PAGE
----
“Again, we have a system in place that we use. It’s our staff evaluation, it’s a high school evaluation, it’s evaluating athleticism and trying to get accurate information on strength, speed and quickness, along with family background,” Pinkel said.

WR Nate Brown (247sports)

WR Nate Brown (247sports)

“We do things we call ‘Tough questions.’ Is he trying to be a great player? Does he have great toughness? How much room does he have to improve? Is he a great leader? With all of these things, we’re really thorough with all of this stuff. I’d like to tell you that there’s something magical we do. There’s just a system we do. We do our thing.

“We don’t really care who else is recruiting a kid as long as we have done our evaluations. Honestly, a lot of people will look at certain programs that are recruiting a guy, and they respect (those programs), so they’ll start recruiting the guy, too. They won’t even hardly evaluate them on their own because they respect what other people are doing. We don’t do any of that. We use our evaluation system and don’t have any outside influences that can detour us from making a good decision.

“We don’t really care who is recruiting them. We just do what we do. The thing we found out is that what is going to happen is that a lot of people are going to respect us and the things that we do. If they find out that we offered a player, other people will start looking a little quicker. And I think you will see that happen more (in the future).”

What was going through the Missouri coach’s mind when other SEC powerhouses much closer to home made a late charges for his two longtime commits?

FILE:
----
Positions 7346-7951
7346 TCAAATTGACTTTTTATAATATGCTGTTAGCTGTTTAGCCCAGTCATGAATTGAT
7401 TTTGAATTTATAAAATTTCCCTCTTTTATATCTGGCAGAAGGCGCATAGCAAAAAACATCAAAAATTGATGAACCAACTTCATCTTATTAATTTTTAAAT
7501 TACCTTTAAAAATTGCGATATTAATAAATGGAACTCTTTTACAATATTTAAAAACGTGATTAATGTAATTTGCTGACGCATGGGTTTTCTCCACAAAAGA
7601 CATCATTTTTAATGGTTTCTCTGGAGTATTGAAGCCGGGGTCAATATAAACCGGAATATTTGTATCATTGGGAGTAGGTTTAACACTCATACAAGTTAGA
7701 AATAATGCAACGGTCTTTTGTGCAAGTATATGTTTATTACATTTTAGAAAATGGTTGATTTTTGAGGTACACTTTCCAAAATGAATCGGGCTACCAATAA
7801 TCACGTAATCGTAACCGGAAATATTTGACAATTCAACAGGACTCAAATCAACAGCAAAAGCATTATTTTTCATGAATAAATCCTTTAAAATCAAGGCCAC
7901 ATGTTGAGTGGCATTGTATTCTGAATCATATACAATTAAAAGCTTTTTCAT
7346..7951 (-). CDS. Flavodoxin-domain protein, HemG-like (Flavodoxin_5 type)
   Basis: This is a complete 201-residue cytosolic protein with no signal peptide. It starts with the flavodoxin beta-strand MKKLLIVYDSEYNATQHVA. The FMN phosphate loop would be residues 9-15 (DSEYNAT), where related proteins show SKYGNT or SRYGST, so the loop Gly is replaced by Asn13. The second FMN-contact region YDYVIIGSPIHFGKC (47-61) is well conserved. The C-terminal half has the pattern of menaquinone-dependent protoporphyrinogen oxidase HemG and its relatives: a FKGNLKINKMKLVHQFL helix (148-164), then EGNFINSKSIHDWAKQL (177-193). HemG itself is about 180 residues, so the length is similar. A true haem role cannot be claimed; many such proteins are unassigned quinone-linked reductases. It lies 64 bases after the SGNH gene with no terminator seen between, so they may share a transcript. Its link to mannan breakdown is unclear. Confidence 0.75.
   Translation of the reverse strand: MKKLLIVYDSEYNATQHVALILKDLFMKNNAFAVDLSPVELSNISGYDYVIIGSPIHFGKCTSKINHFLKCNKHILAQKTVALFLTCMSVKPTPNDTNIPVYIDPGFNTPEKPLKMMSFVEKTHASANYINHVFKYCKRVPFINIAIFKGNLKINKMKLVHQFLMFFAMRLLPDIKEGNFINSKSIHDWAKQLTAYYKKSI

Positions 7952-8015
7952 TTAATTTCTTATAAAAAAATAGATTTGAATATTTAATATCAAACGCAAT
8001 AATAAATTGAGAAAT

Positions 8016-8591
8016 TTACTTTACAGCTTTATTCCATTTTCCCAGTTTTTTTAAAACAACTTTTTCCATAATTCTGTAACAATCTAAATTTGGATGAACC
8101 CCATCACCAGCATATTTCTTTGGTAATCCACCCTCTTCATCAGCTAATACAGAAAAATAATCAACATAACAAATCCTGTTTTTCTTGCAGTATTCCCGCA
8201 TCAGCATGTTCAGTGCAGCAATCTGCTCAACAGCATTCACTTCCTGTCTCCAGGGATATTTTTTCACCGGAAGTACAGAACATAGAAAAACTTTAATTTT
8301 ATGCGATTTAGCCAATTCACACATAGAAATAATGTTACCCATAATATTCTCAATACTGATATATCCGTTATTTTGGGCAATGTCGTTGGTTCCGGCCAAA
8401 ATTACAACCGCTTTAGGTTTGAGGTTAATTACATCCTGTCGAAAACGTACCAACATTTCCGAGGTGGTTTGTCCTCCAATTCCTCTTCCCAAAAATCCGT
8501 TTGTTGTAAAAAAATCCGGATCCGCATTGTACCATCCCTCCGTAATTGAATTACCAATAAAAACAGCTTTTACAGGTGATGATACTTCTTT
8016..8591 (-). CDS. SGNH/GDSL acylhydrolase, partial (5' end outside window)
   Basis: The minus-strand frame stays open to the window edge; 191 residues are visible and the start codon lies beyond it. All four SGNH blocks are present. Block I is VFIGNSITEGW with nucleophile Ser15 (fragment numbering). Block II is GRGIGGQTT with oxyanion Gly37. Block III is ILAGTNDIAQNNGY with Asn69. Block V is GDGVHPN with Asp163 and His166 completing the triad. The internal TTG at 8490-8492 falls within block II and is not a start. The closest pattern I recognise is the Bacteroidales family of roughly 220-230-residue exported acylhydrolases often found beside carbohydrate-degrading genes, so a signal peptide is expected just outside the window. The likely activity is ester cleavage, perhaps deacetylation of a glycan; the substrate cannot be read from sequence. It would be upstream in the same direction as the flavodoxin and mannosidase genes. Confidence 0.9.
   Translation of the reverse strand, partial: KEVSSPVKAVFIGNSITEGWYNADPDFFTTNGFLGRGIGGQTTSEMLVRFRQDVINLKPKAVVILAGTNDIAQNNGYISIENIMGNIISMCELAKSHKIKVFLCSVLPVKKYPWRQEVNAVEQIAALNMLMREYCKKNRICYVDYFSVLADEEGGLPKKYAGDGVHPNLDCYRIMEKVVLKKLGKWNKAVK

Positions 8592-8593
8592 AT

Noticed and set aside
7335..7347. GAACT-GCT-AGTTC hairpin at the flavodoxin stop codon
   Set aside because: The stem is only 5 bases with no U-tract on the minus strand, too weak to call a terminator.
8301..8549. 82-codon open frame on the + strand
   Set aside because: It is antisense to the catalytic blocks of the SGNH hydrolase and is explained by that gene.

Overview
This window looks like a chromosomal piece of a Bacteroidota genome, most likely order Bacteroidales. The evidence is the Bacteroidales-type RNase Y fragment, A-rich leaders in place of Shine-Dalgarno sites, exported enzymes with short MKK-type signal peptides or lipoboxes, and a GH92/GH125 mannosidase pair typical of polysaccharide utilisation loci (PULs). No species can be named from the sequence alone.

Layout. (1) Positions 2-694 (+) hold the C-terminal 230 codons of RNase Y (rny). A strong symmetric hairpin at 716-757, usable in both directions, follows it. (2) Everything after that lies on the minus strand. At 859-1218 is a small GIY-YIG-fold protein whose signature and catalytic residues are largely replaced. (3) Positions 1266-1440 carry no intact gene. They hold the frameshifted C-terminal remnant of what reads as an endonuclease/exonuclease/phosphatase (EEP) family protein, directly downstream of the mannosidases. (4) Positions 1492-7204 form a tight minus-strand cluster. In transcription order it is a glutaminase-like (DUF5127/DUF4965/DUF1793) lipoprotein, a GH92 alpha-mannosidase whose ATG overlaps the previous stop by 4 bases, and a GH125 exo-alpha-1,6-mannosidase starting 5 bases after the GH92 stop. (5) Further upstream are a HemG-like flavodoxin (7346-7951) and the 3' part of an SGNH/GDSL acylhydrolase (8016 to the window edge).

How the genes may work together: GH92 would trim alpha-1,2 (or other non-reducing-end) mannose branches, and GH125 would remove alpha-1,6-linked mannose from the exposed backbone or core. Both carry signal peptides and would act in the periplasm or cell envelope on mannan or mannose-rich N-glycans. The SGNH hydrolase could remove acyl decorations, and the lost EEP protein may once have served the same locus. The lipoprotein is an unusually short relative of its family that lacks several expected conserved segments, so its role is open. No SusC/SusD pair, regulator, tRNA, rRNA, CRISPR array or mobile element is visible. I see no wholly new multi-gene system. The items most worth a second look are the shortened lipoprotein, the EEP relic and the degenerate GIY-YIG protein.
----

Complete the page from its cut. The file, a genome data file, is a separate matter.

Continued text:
“That’s the way recruiting is now,” Pinkel said. “Every program generally loses a guy or two every year. But the bottom line is that recruiting is about relationships and it’s about trust.

“And in two out of the last seven years, we’ve been in position to (earn a berth in the national championship game). In 2007, if we win the second half against Oklahoma, we go to the national championship game. This year, we win the fourth quarter against Auburn, and we go to the national championship game.

“So we’ve been in the hunt twice. We’ve been a quarter away from playing in those games. We have a lot to sell. There’s a lot of positive things about Missouri football.”

Tavon Ross was a scarier situation than Nate Brown because he took official visits to other schools. What is Missouri’s policy of commitments visiting other schools?

“Our philosophy is this pretty much: If a recruit visits another school, we’re not going to cross him off our committed list,” Pinkel said. “But we’re start actively looking around for somebody else in case he goes somewhere else. We don’t really want our kids to visit other schools, and most of our kids don’t.

“But occasionally, there’s a player with a lot of pressure from the community to visit other places. Tavon took a couple of visits, and he told us he was doing it. It was nothing undercover. And I think those other visits really reinforced that he wanted to come to Mizzou.

Michael Sam (AP/L.G Patterson)

Michael Sam (AP/L.G Patterson)

“It worked out in a positive way, yet we tell recruits we’re going to activate some other people because if jump to another school we’ve got to be ready to bring in somebody else at that position.”

Some more with the Q&A with Missouri coach Gary Pinkel:

What kind of feedback have you gotten from recruits about Michael Sam, the former Missouri football star who will likely be the first openly gay player in the NFL? “It has just been very positive from everybody. And so that’s something that’s historical, and Michael is a great kid. And, you know, at Missouri, we treat people with respect. That’s what we do around here. That’s something that went really well for us.”